Feeding life stage foods

Meeting the nutritional needs of our pets at different stages of their lives provides real benefits, as our in-house vet DR SUZANNE MOYES explains

Posted: 03 February 2018

Feeding life stage foods

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Over the past few decades, the science of pet nutrition has come a long way.  We now know much more about the significant role nutrition plays when it’s tailored to the different stages of our pets’ development, ensuring the optimum quality of life for the longest time possible.

For example, the introduction of correctly formulated commercially available pet food for puppies has seen a decrease in the amount of development disorders in young dogs caused by poor diets. Now, there are senior diets to support ageing pets and other variants such as light and hypoallergenic to meet specific needs. The great news is that these advances have had a positive effect on the health and longevity of our pets.

The optimum diet for your pet is one that supplies the correct number of calories and balance of nutrients for their size, life stage and lifestyle. This means calculating the nutrient content and dietary components such as protein, fat, carbohydrate and vitamins and minerals required. At Burgess, all our pet food is produced in line with FEDIAF (the European pet food industry federation) nutritional guidelines. These guidelines, which are based on many pieces of published research, help us to ensure all our foods meet detailed nutritional requirements.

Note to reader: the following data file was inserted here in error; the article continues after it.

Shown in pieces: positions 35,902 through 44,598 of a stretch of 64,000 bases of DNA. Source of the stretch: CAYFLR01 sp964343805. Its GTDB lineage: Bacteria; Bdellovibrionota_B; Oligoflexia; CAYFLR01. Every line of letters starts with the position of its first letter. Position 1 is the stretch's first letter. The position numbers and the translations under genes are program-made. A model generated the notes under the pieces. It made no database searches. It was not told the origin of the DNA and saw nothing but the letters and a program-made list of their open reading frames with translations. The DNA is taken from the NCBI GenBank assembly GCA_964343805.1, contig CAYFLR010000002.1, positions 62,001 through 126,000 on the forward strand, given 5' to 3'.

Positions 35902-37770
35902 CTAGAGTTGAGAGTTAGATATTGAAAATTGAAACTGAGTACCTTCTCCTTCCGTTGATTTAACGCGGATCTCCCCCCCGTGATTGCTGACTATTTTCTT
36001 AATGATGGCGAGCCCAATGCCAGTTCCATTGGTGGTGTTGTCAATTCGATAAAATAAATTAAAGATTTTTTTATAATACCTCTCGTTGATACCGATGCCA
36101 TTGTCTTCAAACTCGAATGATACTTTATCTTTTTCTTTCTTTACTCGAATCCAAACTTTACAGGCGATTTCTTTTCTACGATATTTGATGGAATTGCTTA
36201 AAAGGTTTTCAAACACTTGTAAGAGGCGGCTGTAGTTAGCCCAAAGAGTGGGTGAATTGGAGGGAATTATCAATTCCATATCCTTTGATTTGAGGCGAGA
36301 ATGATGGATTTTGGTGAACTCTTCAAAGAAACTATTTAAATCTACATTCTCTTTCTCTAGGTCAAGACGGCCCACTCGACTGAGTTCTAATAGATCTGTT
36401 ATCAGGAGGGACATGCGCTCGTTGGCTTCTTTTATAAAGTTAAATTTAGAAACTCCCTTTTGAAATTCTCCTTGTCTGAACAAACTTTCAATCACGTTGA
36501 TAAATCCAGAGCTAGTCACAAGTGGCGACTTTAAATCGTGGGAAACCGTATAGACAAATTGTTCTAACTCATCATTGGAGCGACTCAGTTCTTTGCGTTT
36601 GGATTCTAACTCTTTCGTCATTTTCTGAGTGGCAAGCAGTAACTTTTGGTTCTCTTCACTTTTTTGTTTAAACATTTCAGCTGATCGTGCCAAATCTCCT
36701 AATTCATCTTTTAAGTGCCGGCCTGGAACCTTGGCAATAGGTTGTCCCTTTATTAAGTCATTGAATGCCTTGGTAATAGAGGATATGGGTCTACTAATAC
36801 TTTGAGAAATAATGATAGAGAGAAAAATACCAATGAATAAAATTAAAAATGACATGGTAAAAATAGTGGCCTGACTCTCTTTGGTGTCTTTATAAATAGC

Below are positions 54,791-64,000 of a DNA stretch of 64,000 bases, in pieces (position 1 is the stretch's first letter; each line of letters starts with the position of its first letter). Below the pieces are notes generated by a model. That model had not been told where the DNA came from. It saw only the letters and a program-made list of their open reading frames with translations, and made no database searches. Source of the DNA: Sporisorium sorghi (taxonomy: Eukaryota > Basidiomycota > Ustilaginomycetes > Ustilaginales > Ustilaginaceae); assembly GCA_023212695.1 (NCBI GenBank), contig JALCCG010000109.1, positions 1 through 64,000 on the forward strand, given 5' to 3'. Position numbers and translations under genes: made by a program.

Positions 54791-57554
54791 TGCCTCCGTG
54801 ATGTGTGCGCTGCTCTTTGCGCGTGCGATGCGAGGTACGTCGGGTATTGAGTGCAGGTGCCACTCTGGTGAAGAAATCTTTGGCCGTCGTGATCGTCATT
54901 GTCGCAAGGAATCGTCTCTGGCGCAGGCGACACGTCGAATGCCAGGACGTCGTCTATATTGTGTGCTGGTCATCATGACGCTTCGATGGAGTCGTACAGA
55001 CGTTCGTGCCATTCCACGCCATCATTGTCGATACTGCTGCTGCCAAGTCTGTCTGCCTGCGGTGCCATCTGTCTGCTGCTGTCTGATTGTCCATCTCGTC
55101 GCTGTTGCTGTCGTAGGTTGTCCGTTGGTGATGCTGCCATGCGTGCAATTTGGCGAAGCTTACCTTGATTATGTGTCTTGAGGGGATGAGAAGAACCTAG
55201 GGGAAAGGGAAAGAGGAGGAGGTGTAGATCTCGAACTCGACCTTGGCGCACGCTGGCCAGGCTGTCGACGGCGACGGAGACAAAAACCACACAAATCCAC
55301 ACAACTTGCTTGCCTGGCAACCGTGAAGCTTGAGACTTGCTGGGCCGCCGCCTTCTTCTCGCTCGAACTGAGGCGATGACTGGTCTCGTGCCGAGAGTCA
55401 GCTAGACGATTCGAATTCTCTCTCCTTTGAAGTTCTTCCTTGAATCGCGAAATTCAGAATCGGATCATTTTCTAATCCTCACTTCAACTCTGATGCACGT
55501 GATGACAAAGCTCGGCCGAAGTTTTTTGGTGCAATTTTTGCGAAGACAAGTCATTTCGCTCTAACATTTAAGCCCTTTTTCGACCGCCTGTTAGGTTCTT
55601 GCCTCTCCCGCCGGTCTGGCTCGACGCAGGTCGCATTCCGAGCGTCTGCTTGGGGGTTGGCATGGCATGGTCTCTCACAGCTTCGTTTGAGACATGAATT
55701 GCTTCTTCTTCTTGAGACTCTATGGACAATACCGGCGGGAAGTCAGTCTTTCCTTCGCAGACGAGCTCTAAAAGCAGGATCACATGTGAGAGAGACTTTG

DID YOU KNOW?

A dog is classed as older when it reaches eight years old. This is when greying of the muzzle and slowing down of the body begins. From aged 10, dogs are classed as senior and from aged 12, geriatric. How a dog ages depends on the breed and their life experience.


The particular requirements of every pet will change throughout their life. Puppies and kittens need extra energy and other nutrients to support rapid growth. As the growth phase slows, and if the pet is neutered, calorie intake needs to be reduced. In addition, adults can have very different needs, depending upon their lifestyle. An active working dog will burn up far more energy than a canine that enjoys a couple of strolls a day and lots of naps on the sofa and their diet needs to be adjusted to match.


DID YOU KNOW?

A cat is classed as senior between the ages of 10 to 14 years. Those aged 15+ are classed as geriatric. The first two years of a cat’s life is calculated at 24 human years, and every year after that is equivalent to four years.